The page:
The social side of symbionts: examining bidirectional links between the gut microbiome and social behaviour in mammals

Project Details

Key Questions

What role do gut microbes play in social communication among mice? Do microbial signals in faeces convey useful social information, for example about social group membership or suitability as a potential mate? Is naturally occurring individual variation in social behaviour shaped by the gut microbiome? How does social behaviour affect the transmission of gut-dwelling symbionts, that may be either beneficial or pathogenic? What behaviours might maximise the benefits relative to the costs of social interaction, in terms of symbiont transmission?

Background

Symbiotic microbial communities can have pervasive impacts on the biology of their hosts, and the diverse microbiomes that reside in the mammalian gut are no exception. Besides key roles in nutrition and pathogen defence, recent work has implicated the mammalian gut microbiome in shaping host behaviour. Of particular interest, the gut microbiome can affect mammalian social behaviour in various ways, including the modulation of scent-based social signals in species like hyenas, and through various physiological pathways collectively known as the microbiome-gut-brain axis. What’s more, links between the gut microbiome and social behaviour are likely to operate in both directions, with a growing body of research showing how social contacts and resulting transmission networks play an important role in shaping individual microbiomes. However, many gaps remain in our fundamental understanding of how gut microbes shape mammalian social behaviour and vice versa. While model systems like mice are revealing key mechanisms by which gut microbes can influence social behaviour under laboratory conditions, how these might play out in natural populations where microbiomes and host social interactions are far more variable, remains unknown. As such, there is much still to be discovered about the ecological and evolutionary significance of microbiome-behaviour interactions.

Aims of the Project

The aim of this project is to explore how the mammalian gut microbiome shapes and is shaped by social behaviour, using house mice as a model system.

Project Description

This project will combine investigation of wild house mice in a completely natural environment with controlled experiments in laboratory mice that take full advantage of their model organism status to derive causal insights about microbiome-behaviour links. For the wild mouse component, this project will use a wild mouse population that has been the subject of regular monitoring and individual gut microbiome profiling since 2019 as part of a large ERC-funded project https://www.knowleslab.com/study-systems/skokholm/. The mice of Skokholm represent a tractable wild system for which rich data on individuals' gut microbiome, social and genetic relationships is available.

The specific aims of this DPhil project would be finalized in discussion with the student, but several potential aims are listed below:

1. To examine the role of faecal microbial (scent) signals in communicating social information of relevance in natural populations, e.g. about social group, sex, and breeding partner suitability.

2. To investigate whether natural variation in social behaviour among wild individuals is influenced by their gut microbiome, and if so which microbes might be involved. This could be addressed by assaying social behaviour in wild mice, then using microbiome transplant experiments with germ-free mice to test whether social traits are transferred with the microbiome.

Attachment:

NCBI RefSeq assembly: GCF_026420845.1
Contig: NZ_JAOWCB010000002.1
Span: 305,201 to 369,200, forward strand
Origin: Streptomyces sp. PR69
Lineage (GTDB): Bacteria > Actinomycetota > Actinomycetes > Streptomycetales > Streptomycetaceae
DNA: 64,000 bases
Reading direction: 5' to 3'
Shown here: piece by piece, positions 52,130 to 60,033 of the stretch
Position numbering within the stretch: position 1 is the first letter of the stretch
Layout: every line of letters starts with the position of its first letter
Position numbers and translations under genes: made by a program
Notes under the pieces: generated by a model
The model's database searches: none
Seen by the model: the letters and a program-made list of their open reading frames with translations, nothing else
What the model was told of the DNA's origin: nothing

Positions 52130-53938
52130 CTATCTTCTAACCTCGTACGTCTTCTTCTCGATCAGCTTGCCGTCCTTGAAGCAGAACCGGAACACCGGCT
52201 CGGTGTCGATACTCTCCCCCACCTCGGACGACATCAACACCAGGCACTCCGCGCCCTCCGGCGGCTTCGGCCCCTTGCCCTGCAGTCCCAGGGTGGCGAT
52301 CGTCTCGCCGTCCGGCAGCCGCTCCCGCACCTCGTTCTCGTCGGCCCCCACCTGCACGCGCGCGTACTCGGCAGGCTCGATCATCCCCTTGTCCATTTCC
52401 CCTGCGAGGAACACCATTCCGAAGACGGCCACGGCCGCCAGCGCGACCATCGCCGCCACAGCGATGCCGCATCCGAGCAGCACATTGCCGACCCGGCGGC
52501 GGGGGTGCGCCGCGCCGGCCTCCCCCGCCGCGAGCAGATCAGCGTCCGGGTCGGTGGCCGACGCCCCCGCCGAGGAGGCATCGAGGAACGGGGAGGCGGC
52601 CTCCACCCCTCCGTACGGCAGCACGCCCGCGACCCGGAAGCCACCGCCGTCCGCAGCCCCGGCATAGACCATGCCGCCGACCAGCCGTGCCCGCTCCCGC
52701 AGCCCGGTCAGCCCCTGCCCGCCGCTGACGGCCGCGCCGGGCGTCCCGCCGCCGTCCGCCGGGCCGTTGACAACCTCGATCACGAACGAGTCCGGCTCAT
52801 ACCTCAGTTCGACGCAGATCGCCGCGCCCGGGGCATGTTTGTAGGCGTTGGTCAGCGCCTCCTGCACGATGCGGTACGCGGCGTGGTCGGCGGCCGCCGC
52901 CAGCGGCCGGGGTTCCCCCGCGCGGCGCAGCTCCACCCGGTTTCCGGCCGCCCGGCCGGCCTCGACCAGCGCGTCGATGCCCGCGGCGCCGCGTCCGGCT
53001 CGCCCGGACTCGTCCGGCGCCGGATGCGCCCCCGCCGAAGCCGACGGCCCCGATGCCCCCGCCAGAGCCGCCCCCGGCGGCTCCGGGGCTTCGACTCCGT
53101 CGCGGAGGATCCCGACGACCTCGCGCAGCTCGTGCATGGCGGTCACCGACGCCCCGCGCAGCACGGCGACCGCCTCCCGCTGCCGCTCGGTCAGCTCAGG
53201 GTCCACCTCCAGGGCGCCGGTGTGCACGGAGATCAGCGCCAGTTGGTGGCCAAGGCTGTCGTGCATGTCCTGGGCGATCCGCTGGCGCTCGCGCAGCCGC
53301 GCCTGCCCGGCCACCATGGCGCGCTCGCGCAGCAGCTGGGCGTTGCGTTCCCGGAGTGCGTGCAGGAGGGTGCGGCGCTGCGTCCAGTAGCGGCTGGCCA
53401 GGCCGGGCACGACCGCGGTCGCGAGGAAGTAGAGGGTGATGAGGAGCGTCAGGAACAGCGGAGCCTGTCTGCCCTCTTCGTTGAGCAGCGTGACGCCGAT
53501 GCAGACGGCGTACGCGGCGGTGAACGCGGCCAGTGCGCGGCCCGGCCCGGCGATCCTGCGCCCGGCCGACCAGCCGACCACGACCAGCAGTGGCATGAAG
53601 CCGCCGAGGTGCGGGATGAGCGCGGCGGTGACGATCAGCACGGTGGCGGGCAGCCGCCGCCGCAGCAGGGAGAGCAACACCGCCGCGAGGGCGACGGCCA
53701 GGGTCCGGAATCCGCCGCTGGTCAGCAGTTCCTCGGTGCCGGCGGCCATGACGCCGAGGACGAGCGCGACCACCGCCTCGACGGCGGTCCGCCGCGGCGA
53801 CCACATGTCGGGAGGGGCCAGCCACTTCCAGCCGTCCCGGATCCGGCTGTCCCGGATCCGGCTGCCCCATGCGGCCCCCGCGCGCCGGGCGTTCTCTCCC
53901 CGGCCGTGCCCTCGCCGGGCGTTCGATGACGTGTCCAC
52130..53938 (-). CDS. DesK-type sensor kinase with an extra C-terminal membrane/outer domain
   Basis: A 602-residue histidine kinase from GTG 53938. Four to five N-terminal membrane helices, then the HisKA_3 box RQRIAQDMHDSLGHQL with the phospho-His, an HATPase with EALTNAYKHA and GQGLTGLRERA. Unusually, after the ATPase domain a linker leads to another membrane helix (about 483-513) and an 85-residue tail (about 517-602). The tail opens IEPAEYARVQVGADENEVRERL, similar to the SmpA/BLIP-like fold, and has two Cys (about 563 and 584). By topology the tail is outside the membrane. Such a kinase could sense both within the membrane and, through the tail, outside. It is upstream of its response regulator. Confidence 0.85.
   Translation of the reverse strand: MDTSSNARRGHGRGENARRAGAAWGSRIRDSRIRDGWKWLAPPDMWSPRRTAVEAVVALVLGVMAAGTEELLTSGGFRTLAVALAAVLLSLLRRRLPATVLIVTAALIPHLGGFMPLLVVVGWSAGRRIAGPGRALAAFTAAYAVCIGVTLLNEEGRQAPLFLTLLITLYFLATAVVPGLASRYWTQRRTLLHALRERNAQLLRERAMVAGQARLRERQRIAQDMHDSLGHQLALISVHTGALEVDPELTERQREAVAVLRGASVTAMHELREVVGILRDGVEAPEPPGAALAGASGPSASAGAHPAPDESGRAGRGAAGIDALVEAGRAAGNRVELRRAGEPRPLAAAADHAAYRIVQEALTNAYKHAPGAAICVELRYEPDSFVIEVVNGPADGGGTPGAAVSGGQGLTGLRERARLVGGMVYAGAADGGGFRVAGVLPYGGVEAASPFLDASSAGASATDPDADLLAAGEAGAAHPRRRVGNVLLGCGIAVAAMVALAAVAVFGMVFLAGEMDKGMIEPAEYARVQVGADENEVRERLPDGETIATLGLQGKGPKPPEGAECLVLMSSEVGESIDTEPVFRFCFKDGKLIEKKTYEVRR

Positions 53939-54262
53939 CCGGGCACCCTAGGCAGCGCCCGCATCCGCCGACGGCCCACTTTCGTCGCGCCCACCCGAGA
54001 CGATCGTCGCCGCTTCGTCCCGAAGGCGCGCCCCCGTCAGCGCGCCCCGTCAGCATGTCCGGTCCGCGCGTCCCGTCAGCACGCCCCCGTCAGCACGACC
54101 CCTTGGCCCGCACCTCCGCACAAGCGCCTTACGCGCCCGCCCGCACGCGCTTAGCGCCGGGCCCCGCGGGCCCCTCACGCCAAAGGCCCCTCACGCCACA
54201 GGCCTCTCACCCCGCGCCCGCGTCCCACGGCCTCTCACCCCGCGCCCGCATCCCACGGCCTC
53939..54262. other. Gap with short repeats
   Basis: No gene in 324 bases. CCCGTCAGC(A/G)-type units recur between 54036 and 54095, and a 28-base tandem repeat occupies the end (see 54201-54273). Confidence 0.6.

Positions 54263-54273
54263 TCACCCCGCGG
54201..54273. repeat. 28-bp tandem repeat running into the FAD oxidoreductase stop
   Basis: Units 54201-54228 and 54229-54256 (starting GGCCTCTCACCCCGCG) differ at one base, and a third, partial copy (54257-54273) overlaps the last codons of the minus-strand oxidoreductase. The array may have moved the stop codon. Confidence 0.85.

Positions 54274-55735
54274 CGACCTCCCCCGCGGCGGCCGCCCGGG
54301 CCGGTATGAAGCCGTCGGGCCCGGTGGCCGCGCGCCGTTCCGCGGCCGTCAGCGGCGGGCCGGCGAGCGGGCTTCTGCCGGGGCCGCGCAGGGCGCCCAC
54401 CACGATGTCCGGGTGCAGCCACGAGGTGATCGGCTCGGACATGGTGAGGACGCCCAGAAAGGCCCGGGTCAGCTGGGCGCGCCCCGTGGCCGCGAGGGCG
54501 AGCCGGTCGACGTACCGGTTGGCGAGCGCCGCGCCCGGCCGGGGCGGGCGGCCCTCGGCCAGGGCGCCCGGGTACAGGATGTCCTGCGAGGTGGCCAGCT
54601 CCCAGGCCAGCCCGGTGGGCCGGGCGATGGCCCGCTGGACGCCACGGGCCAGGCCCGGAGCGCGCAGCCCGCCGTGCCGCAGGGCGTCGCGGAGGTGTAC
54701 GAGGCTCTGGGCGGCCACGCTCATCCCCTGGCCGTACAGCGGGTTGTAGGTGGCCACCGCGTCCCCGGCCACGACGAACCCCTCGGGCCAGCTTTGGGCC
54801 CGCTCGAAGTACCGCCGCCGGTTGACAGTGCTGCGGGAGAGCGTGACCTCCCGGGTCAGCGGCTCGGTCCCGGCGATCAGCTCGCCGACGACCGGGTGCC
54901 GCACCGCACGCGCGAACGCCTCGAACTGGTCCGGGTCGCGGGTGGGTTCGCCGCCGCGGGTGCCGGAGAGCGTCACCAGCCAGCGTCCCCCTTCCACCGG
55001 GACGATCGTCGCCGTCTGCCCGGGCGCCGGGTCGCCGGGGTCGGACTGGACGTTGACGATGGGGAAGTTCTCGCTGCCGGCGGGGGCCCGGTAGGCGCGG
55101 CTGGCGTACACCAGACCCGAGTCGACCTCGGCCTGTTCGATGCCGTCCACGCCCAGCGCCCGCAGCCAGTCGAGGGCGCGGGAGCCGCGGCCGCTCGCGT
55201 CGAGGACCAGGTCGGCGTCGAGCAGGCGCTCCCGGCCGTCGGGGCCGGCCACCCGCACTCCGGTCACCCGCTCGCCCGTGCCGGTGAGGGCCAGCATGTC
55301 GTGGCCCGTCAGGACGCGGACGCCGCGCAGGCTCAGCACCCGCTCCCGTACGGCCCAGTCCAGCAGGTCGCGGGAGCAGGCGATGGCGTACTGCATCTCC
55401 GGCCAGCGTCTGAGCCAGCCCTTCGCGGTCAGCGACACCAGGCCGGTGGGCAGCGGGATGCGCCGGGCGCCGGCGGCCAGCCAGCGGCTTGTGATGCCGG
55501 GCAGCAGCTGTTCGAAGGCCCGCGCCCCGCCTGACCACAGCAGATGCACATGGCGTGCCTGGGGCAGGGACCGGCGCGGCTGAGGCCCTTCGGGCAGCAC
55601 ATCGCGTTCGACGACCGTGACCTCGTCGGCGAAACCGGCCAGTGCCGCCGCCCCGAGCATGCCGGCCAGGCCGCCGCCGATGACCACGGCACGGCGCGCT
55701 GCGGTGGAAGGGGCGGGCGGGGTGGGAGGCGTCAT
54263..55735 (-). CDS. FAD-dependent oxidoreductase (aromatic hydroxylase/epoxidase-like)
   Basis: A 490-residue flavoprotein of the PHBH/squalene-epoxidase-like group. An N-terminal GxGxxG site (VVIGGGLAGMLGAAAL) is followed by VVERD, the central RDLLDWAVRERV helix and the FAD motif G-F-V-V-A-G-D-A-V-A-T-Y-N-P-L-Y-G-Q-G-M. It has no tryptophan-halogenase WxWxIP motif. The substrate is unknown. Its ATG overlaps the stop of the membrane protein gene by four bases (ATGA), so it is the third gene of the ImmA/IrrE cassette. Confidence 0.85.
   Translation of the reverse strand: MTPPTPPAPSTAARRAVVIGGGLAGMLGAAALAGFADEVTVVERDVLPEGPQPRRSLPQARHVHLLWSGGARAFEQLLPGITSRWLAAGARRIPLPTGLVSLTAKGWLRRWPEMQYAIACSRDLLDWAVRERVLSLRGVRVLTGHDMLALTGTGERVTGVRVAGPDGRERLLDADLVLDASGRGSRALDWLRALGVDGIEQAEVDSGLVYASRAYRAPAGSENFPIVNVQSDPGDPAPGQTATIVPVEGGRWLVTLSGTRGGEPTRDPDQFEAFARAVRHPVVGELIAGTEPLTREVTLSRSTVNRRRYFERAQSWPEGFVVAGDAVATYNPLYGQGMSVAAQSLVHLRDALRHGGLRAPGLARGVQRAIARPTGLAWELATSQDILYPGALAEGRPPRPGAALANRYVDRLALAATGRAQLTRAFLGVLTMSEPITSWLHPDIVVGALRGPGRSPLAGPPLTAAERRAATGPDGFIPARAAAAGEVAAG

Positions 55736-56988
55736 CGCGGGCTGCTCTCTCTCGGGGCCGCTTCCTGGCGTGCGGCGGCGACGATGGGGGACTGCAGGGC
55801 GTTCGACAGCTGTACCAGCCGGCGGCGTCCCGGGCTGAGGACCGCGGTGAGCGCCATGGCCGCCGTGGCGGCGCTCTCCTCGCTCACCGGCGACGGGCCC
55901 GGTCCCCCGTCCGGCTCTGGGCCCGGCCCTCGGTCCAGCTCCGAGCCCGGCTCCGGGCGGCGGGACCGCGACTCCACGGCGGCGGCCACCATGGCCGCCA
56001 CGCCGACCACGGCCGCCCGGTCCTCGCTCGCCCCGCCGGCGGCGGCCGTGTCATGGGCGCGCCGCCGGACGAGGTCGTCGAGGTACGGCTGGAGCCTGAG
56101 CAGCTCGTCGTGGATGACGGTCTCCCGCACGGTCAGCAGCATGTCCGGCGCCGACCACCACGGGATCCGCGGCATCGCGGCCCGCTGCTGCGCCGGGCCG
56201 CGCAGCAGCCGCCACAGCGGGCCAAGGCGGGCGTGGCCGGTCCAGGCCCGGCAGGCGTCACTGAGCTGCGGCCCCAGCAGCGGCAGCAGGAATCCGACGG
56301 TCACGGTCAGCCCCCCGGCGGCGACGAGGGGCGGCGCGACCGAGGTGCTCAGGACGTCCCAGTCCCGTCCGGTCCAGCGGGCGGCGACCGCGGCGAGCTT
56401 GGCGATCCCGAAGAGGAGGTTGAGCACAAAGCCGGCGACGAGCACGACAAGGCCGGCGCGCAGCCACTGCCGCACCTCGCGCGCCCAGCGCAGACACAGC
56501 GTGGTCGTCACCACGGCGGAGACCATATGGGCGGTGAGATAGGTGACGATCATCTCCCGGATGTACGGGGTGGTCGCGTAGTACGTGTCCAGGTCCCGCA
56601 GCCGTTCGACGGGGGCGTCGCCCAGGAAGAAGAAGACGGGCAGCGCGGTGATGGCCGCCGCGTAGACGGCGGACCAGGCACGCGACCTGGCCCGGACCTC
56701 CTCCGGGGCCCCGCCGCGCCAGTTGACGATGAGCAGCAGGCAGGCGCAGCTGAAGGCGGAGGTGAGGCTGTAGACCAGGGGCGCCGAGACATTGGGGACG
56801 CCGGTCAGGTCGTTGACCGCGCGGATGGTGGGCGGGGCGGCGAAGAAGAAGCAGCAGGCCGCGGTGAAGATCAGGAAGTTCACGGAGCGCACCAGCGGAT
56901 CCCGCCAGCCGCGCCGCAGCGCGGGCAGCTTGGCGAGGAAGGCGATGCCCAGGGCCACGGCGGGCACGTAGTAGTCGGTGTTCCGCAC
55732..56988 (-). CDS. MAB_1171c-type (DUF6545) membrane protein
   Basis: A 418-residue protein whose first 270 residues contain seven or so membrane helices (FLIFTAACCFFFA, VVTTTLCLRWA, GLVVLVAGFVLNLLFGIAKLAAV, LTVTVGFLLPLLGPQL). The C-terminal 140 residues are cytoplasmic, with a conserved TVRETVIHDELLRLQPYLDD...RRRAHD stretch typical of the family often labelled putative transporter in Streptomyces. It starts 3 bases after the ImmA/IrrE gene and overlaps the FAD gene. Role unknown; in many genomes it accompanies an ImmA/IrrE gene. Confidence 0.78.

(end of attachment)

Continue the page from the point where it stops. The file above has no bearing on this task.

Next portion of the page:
3. To investigate how social behaviour among wild mice influence the acquisition of both beneficial gut microbes and potential pathogens, and thus explore how organisms may trade-off the benefits and costs of social interaction in terms of symbiont transmission. This would involve analysis of wild mouse social network data collected using RFID technology over recent years, together with parallel data on their microbiomes and pathogenic infections diagnosed from faecal samples.

Methods to be used

The project is anticipated to use the following methods: (i) controlled experiments in laboratory mice (e.g. simple behavioural tests that explore the propensity of animals to provide and respond to social stimuli) (ii) microbiome transplant experiments using germ-free laboratory mice (iii) fieldwork to sample and collect behavioural data from wild mice (iv) molecular work to characterise microbiomes and pathogenic infections (v) computational analyses of detailed observational data from wild mice (e.g. social network analyses to explore relationships between social behaviour and symbiont transmission). Dr Knowles will support the design and implementation of animal experiments, fieldwork, molecular work to characterise faecal microbiomes and infections, and statistical analyses. Dr Firth will provide mentoring in data handling and statistical analyses of social network data from wild populations in the context of symbiont transmission, and Dr Green will support the design and analyses of experiments investigating mouse behaviour and communication.

Specialised skills required

A willingness to work with mice is essential for this project, and experience working with small animals would be highly advantageous. No other specialized skills are required. Experience handling and analysing large datasets in the R programming environment, and fieldwork experience would be beneficial.

Please contact Sarah Knowles on sarah.knowles@biology.ox.ac.uk if you are interested in this project